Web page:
Microsoft’s upcoming “Project xCloud” game streaming service is set to launch on September 15th, exclusively on Android devices. Despite extensive testing via TestFlight on iOS, xCloud’s launch on iOS seems to have been postponed indefinitely.
Project xCloud is Microsoft’s “vision for game-streaming technology that will complement our console hardware and give gamers more choices in how and where they play.” xCloud will be bundled as part of the Xbox Game Pass Ultimate subscription for $14.99 per month, with more than 100 games available.
App Store guidelines ban services that rely on streaming games from the cloud. Cloud gaming services, where users stream games live via an internet connection, are growing in popularity.
Although Microsoft has been trialing xCloud on iOS with a closed public preview of 10,000 testers, the company previously stated that testing was limited due to Apple’s App Store policies. Unlike the Android version, the app was limited to streaming games from the cloud only, excluding the ability to stream games from an Xbox console.
“To comply with App Store policies, the preview experience on iOS may look and feel different for those who have been testing on Android,” Microsoft warned ahead of launching the preview.
Only one title, “Halo: The Master Chief Collection,” was available on the TestFlight app. This is because App Store rules state that “games offered in a game subscription must be owned or exclusively licensed by the developer.”
“It’s our ambition to scale cloud gaming through Xbox Game Pass available on all devices, but we have nothing further to share at this time regarding iOS,” a Microsoft spokesperson told The Verge.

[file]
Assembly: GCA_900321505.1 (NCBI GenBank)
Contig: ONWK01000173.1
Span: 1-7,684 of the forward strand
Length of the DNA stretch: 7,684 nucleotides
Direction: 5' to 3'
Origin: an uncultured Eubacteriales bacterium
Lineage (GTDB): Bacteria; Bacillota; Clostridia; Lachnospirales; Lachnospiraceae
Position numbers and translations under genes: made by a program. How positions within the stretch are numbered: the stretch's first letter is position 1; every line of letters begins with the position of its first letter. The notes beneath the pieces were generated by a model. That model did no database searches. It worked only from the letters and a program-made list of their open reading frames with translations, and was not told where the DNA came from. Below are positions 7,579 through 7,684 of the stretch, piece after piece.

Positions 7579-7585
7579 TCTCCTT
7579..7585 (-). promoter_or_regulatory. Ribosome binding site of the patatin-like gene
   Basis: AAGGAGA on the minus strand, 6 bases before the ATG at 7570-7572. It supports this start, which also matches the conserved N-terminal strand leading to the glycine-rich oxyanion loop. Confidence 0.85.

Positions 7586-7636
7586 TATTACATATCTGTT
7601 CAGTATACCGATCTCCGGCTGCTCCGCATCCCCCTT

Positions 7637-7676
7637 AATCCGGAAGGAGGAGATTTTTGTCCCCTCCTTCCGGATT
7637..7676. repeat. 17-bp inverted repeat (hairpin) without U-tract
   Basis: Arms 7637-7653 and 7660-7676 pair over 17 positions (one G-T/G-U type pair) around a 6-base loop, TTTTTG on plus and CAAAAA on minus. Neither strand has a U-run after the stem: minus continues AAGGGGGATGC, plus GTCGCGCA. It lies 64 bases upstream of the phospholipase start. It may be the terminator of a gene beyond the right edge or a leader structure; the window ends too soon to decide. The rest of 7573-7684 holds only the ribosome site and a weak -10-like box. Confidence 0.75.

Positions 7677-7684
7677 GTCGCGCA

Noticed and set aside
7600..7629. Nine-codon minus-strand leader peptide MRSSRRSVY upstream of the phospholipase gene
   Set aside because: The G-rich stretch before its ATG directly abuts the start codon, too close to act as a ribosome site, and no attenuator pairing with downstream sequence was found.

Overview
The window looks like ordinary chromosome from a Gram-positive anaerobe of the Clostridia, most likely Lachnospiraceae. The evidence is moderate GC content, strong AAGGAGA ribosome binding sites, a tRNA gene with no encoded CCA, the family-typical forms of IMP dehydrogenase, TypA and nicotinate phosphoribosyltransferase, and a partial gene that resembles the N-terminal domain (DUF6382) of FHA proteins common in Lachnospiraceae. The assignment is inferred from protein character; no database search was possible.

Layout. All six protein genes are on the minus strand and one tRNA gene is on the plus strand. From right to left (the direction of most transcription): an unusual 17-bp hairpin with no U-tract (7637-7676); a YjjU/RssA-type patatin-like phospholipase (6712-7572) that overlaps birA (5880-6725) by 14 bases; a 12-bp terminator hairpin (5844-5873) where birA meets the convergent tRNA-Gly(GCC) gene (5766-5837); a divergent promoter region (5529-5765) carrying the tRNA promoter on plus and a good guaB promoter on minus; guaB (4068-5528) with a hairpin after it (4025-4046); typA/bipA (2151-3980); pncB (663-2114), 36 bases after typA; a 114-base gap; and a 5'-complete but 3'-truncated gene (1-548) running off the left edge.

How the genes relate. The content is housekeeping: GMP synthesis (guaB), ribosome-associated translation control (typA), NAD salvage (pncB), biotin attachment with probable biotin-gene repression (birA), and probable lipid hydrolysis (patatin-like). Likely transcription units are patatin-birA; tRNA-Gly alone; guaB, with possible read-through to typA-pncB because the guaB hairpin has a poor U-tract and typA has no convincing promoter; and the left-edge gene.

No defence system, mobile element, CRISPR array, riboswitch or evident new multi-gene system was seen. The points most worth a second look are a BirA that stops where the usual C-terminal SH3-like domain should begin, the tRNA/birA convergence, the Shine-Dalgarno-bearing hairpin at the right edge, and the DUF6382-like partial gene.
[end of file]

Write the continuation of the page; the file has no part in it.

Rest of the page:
Apple initially rejected Valve’s Steam Link app due to “business conflicts,” and it took almost a year to eventually be approved. Steam Link and Sony’s PS4 Remote Play was approved only because the App Store allows remote desktop technology, but it is limited to devices on the same network.
Similar game streaming services Google Stadia and Nvidia GeForce Now are still unavailable on iOS. A spokesperson for Nvidia, when asked about the challenge of reaching iOS users with GeForce Now, told Bloomberg, “Ask Apple.”
The TestFlight preview of xCloud has ended today and will no longer function. This is due to Apple’s automatic expiry date on all TestFlight apps, indicating that it has been 90 days since the preview was updated. The future of xCloud on iOS now seems to be uncertain, and it is unknown whether development will continue.Tags: App Store, Microsoft, TestFlight, Android, XboxThis article, “Microsoft’s xCloud Unavailable on iOS at Launch, Future Uncertain” first appeared on MacRumors.comDiscuss this article in our forums
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Author: Hartley Charlton